Compressive Light Transport Sensing
ACM Transactions on Graphics, Volume 28, Issue 1 (January 2009)
ICT Technical Report, ICT-TR-05-2008, May 2008
Pieter Peers 1    Dhruv K. Mahajan 2    Bruce Lamond 1    Abhijeet Ghosh 1   
Wojciech Matusik 4    Ravi Ramamoorthi 2 3    Paul Debevec 1   
USC Institute for Creative Technologies 1    Columbia University 2    University of Berkeley 3    Adobe Inc. 4   

Three scenes captured using only 1000 non-adaptive compressive measurements, and relit using a novel conditions. The 128x128 reflectance functions of each camera pixel is reconstructed using our hierarhical reconstruction algorithm using 128 Haar wavelet coefficients per function from the observed compressive measurements.
Abstract

In this paper we propose a new framework for capturing light transport data of a real scene, based on the recently developed theory of compressive sensing. Compressive sensing offers a solid mathematical framework to infer a sparse signal from a limited number of non-adaptive measurements. Besides introducing compressive sensing for fast acquisition of light transport to computer graphics, we develop several innovations that address specific challenges for image-based relighting, and which may have broader implications. We develop a novel hierarchical decoding algorithm that improves reconstruction quality by exploiting inter-pixel coherency relations. Additionally, we design new non-adaptive illumination patterns that minimize measurement noise and further improve reconstruction quality. We illustrate our framework by capturing detailed highresolution reflectance fields for image-based relighting.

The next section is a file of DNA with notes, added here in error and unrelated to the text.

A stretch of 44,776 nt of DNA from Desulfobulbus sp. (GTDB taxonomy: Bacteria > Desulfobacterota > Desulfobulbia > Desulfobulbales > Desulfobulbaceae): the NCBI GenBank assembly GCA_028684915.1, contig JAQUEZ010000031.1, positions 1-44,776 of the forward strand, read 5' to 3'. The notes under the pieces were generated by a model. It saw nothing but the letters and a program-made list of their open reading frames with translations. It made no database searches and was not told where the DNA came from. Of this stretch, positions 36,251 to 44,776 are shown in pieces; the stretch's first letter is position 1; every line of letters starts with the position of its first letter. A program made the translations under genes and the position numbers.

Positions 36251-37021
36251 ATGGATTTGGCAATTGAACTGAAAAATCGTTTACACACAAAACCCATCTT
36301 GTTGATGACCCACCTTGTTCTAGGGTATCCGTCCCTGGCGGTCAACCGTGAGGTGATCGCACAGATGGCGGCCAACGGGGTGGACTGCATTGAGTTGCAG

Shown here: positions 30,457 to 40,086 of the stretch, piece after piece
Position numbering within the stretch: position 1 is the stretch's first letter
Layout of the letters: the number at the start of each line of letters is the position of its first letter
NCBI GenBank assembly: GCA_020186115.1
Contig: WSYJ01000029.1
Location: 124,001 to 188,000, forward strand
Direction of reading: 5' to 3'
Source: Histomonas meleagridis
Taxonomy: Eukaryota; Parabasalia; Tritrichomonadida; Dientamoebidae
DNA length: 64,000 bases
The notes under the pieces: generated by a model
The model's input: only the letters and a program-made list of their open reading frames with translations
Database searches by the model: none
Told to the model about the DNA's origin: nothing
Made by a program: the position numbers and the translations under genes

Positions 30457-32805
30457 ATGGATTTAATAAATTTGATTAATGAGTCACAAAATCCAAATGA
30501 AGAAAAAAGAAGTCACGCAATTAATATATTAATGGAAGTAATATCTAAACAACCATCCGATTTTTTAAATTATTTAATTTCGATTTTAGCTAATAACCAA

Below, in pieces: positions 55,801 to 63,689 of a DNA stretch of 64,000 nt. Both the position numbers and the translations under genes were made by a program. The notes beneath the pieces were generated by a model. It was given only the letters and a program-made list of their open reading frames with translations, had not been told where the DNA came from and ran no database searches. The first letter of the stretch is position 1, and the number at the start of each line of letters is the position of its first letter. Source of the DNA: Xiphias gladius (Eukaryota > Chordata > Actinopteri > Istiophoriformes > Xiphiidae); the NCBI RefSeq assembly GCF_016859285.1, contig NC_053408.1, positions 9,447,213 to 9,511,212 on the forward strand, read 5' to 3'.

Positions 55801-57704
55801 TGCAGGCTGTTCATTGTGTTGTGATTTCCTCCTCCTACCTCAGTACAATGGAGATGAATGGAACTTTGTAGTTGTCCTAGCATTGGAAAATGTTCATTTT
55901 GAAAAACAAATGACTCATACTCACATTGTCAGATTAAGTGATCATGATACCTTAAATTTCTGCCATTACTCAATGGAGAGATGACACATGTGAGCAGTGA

Concurrent Related Work

We have recently become aware of concurrent and independent work performed by Pradeep Sen and Soheil Darabi at the University of New Mexico that applies compressive sensing to Dual Photography. This work tackles the problem of measuring high resolution reflectance fields in a similar manner. The main difference is that they directly apply Bernoulli noise measurement patterns that work well in a Dual Photography setup.

Errata

Oops: An unfortunate error crept into both the TOG paper and the technical report. Eq. 15 is obviously incorrect. However, one can still apply Eq. 16 to compute a sparse representation of the difference.

Downloads

ACM Transactions on Graphics Paper
ACM TOG External Link

ICT Technical Report (May 2008)
ICT-TR-05-2008.pdf, (9.43)
Related Projects

Light Stage 1
Acquiring the Reflectance Field of a Human Face, SIGGRAPH 2000
Facial Reflectance Field Demo, SIGGRAPH 2000 Creative Applications Laboratory
Realistic Human Face Scanning and Rendering, ICT Graphics Lab 2001

Light Stage 2
A Photometric Approach to Digitizing Cultural Artifacts, VAST 2001
Animatable Facial Reflectance Fields, EGSR 2004
Reflectance Field Rendering of Human Faces for "Spider-Man 2", SIGGRAPH 2004 Sketch

Light Stage 3
A Lighting Reproduction Approach to Live-Action Compositing, SIGGRAPH 2002
Optimizing Color Matching in a Lighting Reproduction System for Complex Subject and Illuminant Spectra, EGSR 2003

Light Stage 5
Postproduction Re-Illumination of Live Action Using Interleaved Lighting, SIGGRAPH 2004 Poster
Performance Geometry Capture for Spatially Varying Relighting, SIGGRAPH 2005 Sketch

Light Stage 6
Relighting Human Locomotion with Flowed Reflectance Fields, EGSR 2006 Paper
Relighting Human Locomotion with Flowed Reflectance Fields, SIGGRAPH 2006 Sketch
Light Stage Data Gallery

Reflectance Transfer
Post-production Facial Performance Relighting using Reflectance Transfer, SIGGRAPH 2007 Paper

Dual Light Stage
A Dual Light Stage, EGSR 2005 Paper